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Diabetes online: improving psychological support for patients

Researchers at King’s College London and King’s College Hospital have been awarded funding by the Health Foundation to develop a pioneering online tool to provide psychological support for people with diabetes.

Currently, around half of people with diabetes struggle with achieving effective blood glucose control, and this increases their risk of getting diabetes complications. Managing diabetes is complex and demanding and many people develop psychological barriers towards it. 

Research from King’s has already shown that specially trained nurses delivering face to face Cognitive Behavioural Therapy (CBT) can help patients improve their blood glucose control.

This collaborative project takes this research into the modern busy world that patients live in. It aims to improve glycaemic control and psychological well-being through integrating psychological and diabetes care, delivered by a nurse using internet-based health systems, without patients having to attend many face to face appointments.

The Diabetes Online Therapy (DOT) project has been selected by the Health Foundation for its highly competitive SHINE programme, and will receive £75,000 of development funding.

Professor Khalida Ismail, who leads the Diabetes and Mental Health research programme at the Institute of Psychiatry at King’s College London and is a consultant psychiatrist at King’s College Hospital NHS Foundation Trust will be leading the pilot with Dr Anne Doherty, Consultant Psychiatrist at King’s College Hospital.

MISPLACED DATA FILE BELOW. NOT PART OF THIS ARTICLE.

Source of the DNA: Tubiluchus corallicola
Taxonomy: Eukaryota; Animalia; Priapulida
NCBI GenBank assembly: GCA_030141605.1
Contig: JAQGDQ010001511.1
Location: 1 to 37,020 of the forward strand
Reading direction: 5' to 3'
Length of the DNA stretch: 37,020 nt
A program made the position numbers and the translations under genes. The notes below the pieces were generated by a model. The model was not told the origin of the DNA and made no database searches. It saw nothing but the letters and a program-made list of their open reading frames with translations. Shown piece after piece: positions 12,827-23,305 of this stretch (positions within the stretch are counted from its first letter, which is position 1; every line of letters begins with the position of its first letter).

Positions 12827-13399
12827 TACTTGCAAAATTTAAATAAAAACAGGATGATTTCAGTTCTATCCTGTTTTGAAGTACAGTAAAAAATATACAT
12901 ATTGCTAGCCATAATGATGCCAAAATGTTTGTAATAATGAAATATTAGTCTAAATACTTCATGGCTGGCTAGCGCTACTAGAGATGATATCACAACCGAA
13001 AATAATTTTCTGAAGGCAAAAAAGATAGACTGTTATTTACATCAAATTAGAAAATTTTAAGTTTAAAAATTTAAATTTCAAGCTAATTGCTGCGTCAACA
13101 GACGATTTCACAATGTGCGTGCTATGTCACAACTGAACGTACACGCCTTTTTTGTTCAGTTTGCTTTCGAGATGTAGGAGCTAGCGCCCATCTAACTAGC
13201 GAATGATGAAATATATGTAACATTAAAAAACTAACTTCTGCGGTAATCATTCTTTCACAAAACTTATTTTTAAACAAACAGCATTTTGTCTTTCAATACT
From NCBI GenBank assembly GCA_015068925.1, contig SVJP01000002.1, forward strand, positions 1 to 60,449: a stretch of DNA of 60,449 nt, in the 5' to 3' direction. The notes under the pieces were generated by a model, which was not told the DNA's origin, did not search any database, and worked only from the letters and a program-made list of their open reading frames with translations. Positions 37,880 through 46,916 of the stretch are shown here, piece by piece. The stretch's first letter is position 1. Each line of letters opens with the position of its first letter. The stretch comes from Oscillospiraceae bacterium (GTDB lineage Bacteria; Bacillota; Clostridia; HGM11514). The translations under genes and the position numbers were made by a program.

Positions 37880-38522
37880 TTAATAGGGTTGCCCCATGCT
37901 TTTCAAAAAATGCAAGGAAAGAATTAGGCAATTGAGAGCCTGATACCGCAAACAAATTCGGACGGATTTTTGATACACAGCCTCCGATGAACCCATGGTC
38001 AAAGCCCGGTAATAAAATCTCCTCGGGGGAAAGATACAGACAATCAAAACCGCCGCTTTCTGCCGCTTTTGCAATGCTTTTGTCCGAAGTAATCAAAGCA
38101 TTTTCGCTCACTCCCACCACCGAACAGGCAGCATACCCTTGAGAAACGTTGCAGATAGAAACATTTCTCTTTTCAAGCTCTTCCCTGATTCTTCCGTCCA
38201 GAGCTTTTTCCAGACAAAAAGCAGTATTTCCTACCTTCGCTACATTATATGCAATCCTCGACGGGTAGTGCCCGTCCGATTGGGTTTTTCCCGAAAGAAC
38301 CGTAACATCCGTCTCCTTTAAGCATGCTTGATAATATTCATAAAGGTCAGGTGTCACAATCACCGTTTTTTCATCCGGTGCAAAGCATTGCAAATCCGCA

Professor Ismail says: “Living with diabetes requires lifelong skills in calculating insulin doses and carbohydrate portions, taking into account physical activity. It is therefore understandable that some people may need psychological support from time to time to help them build their confidence towards effective blood glucose control. 

“On the other hand, people with diabetes also have busy lives so trying to find the time and money to travel and attend face-to-face therapy sessions on top of the diabetes appointments is not always possible.

“I am very interested to investigate how online CBT integrated into usual diabetes care delivered by a specialist nurse can be used to provide an effective intervention.”

Kaylee Lovie, a Diabetes Specialist Nurse at King's College Hospital who will be delivering the text based CBT therapy sessions, says: “The technology is easy to use, and all communication, consultation and appointments are carried out via the online system. The ten sessions that are offered to patients can take place wherever they feel most comfortable and are designed for them to work through their chosen objectives with me, so that they can tackle challenges like the acceptance of diabetes or the self-monitoring of blood glucose.”

“Patients are able to complete homework that I set in between the sessions to build on the work done online, and they can also access the system at any time to remind them of their goals. They are also able to take another look at the consultations at a later date, which can be very helpful if they find themselves slipping back in to some of the negative thoughts and behaviours.”

She adds: “Carrying out the therapy online also increases the number of people we can help meaning that the pilot will also make a more efficient use of hospital resources.”

An NHS Enterprises grant has also been awarded to PsychologyOnline to work with the team to develop the technology and software, and uMotif to investigate the benefit of a health and well-being app.

For further information,  please contact Seil Collins, Press Officer, Institute of Psychiatry, King’s College London, UK. +44 (0)207 848 5377 /